Sonoma County, along with Mendocino and Monterey, offers conditions suitable to making some of the finest Pinot worldwide. However, the reputation for Pinot Noir is built solidly on the wines of Burgundy, which has a history of high quality wine longer than perhaps any other region. Wines from Domaine de la Romanée-Conti regularly sell at auctions for tens of thousands of dollars per case and rare Burgundy is often more prized by collectors than the vintage ‘First Growth ‘Bordeaux wines. A 1978 Montrachet from Romanée-Conti fetched $23,929 per bottle at a Sotheby’s auction a few years ago. Thankfully, there is a good selection of down-to-earth Pinot Noir grown elsewhere.

So there is more expensive Pinot Noir. There is Pinot Noir that is harder to get. And there is Pinot Noir that gets better ratings. But I think Flowers Pinot Noir trumps them all. Flowers has a number of single-vineyard wines, but this Sonoma Coast Pinot Noir 03 uses grapes from a selection of all their prime Sonoma vineyards that are basket-pressed and sent straight to French Oak barrels after fermentation for a year of maturation. Distinctive black cherry and plum aromas jump from the glass, and on the palate the acidity and dark Pinot fruit flavors are perfectly balanced.

Enjoy a glass or two on it’s own to get the full spectrum of flavors. Food-wise, I’d love to pair this with salmon sautéed with bacon and shallots, fresh-herb covered roast quail, pork chop with balsamic glaze or just some prosciutto and warm bread.

Wine & Breathing
Flowers Sonoma Coast Pinot Noir would certainly develop if allowed to breath. What does this mean? When wine comes into contact with oxygen, it essentially starts to release aromas, usually along with some unwanted bitter tannic flavors. If a wine is left open for too long (usually 3-4 days, though some wines can show miraculous longevity) it loses its flavor and you’re left with nothing worth drinking. A wine that has been aged (kept around under good storage conditions for a length of time) has slowly been interacting with the oxygen in the bottle to soften and release unwanted flavors. Thus when you open a 1978 Bordeaux, you won’t need to decant it or let it breathe – it has already done so. A younger Bordeaux just a few years after release might benefit from breathing, thus you’d be better off decanting an hour or two before drinking. You don’t need a decanter to let wine breather either. Simply pouring into a glass and letting sit for 20-30 minutes is the equivalent of decanting the bottle.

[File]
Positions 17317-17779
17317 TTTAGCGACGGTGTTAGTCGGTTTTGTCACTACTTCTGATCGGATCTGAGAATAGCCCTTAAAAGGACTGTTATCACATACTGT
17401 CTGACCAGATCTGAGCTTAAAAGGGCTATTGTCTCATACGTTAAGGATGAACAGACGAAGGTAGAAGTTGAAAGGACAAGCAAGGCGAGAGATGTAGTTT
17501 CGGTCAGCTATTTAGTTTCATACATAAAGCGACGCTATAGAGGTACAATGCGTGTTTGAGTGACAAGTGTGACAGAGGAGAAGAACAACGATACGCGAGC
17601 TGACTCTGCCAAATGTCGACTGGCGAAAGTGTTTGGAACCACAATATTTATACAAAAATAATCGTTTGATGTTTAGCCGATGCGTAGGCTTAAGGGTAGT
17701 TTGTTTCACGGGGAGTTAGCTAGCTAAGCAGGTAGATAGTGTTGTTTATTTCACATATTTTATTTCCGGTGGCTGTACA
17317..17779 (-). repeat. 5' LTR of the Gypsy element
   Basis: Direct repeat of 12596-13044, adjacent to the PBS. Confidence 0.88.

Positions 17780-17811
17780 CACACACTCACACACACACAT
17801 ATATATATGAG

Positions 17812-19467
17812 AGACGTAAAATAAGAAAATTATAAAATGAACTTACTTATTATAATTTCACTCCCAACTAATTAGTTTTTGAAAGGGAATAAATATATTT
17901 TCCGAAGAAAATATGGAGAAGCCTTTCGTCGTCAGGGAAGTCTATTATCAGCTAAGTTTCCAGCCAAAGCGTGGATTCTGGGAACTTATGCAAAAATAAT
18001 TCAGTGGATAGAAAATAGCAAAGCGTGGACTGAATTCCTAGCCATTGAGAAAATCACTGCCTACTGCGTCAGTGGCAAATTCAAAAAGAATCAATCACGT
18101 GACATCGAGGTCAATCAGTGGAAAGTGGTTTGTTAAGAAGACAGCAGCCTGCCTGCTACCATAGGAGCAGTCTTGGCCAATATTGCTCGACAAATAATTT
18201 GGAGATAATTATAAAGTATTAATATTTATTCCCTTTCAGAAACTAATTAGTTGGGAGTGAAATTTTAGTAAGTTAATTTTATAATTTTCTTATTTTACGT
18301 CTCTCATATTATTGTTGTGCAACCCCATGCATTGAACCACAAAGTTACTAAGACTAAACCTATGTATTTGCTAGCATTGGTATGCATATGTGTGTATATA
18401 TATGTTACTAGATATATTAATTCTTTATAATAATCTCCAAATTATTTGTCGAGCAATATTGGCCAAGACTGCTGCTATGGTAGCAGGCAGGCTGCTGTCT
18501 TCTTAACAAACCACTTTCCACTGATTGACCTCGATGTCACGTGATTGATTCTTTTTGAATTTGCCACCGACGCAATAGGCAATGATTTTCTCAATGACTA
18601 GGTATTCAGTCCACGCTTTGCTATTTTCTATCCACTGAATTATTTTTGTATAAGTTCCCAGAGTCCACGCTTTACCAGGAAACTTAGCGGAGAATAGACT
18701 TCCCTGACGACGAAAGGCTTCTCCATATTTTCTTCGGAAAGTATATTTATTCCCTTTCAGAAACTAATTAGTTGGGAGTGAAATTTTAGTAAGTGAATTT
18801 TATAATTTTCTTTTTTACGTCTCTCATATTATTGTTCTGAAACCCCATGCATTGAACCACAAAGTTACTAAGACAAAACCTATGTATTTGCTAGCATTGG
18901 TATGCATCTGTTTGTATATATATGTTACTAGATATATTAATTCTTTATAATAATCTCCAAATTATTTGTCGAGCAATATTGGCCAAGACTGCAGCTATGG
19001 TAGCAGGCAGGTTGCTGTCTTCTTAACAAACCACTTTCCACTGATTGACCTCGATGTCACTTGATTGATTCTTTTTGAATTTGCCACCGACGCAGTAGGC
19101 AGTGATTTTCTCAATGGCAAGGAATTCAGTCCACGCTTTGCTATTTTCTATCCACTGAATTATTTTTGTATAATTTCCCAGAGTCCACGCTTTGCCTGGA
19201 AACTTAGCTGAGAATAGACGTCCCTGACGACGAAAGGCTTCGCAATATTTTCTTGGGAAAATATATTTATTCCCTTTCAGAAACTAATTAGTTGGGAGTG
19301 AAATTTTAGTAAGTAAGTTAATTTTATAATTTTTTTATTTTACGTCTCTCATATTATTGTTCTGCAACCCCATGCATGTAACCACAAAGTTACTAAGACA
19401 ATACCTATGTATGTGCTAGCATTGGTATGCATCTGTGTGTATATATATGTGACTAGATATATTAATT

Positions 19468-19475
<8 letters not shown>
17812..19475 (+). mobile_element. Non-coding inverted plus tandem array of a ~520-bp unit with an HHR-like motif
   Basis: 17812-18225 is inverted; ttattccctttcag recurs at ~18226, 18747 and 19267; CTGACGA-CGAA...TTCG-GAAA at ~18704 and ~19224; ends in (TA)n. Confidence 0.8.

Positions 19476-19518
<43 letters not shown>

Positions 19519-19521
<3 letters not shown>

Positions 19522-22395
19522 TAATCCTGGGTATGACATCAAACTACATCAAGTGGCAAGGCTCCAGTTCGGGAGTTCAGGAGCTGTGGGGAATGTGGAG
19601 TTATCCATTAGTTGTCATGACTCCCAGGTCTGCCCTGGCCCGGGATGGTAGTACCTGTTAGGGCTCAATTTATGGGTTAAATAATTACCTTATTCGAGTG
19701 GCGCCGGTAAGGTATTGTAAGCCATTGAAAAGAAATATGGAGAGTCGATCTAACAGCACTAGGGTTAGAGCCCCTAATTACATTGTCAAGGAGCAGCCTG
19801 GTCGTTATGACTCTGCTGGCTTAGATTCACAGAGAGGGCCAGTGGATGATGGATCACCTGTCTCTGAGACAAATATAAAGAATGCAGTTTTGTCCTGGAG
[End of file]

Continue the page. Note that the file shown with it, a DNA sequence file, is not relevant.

One of my favorite things to do is see how a wine changes over time once opened. Try open a bottle of wine and have a glass a night for four nights. You’ll see how the character can often completely change. Some of the young wines lose their appeal, but rich and denser reds and mineral-heavy whites can start to show amazing aromas and a softer palate after a day or two.

A note on rare wines…
There have been some amazing bottles of wine purchased in auction houses over the years. However, the money is poorly spent if the wine is not correctly stored once purchased, as famously occurred in the mid 80’s when Malcolm Forbes paid $160,000 for a bottle of 1787 Chateau Lafite Bordeaux. Sadly it was stored in a warm room in bright lights and within a few years the cork fell into the bottle and the wine was ruined…

Avignonesi Vino Nobile di Montepulciano 2002
Varietals: Approx. 85% Sangiovese; balance of Canaiolo & Mammolino grapes
Region: Tuscany, Italy
Price: $22.99
Importer: Dalla Terra Inc.

I first tasted this wine over dinner at a little spot in Greenwhich Village that I’m rather fond of, where it was the perfect accompaniment to a very satisfying Hamburger with Roquefort Cheese. The wine surprised me with its almost sweet nose and overwhelming burst of ripe fruit flavors. I’ve since heard it described as “Italian sunshine in a bottle”, which is very apt. You can almost taste the warmth of the Tuscan sunshine and imagine the bright purple grapes being plucked from the vine - it made a fantastic opening red for the dinner. Okay, I was at The Spotted Pig (yes, again!) that night, and maybe I’m just in a permanent state of delirious happiness when I’m there, but the wine struck me as remarkably soft and luscious for a Tuscan. The wine label might have a classic look, but the wine is full of “New World” soft and jammy fruits and is just so thoroughly enjoyable.

Avignonesi, pronounced “avee-oh-naysi”, is a prime Tuscan estate that produces wines highly praised by the critics (they have had a 100 point Wine Spectator wine previously). Interestingly, the family estate is of French (from Avignon, Provence) descendents that followed the Pope’s move to Rome in the 14th century. Since then, they’ve been producing wines in this most picturesque region, most notably the dessert wine known as Vin Santo.

The classic Tuscan wines are Chianti and Brunello di Montalcino, both made from (mostly) Sangiovese. Wines made in the small town of Montepulciano itself are bottled as Vino Nobile di Montepulciano such as this, and since it doesn’t carry the name equity (and thus cost!), the wines offer similar style and quality to a Brunello but often at significantly lower prices.

Made from mostly Sangiovese (although the grape is known as ‘Prugnolo’ here) and a small amount of indigenous grapes that aren’t worth trying to remember, the fermented juice spends a full 24 months in oak barrels to soften the tannins and develop structure, with an additional 6 months in the bottle to allow further integration of flavors before release. This Avignonesi with its ripe cherry fruit flavors proves that while Chianti and Brunello wines may steal the spotlight, as in so many other wine regions the lesser known wines offer no less pleasure.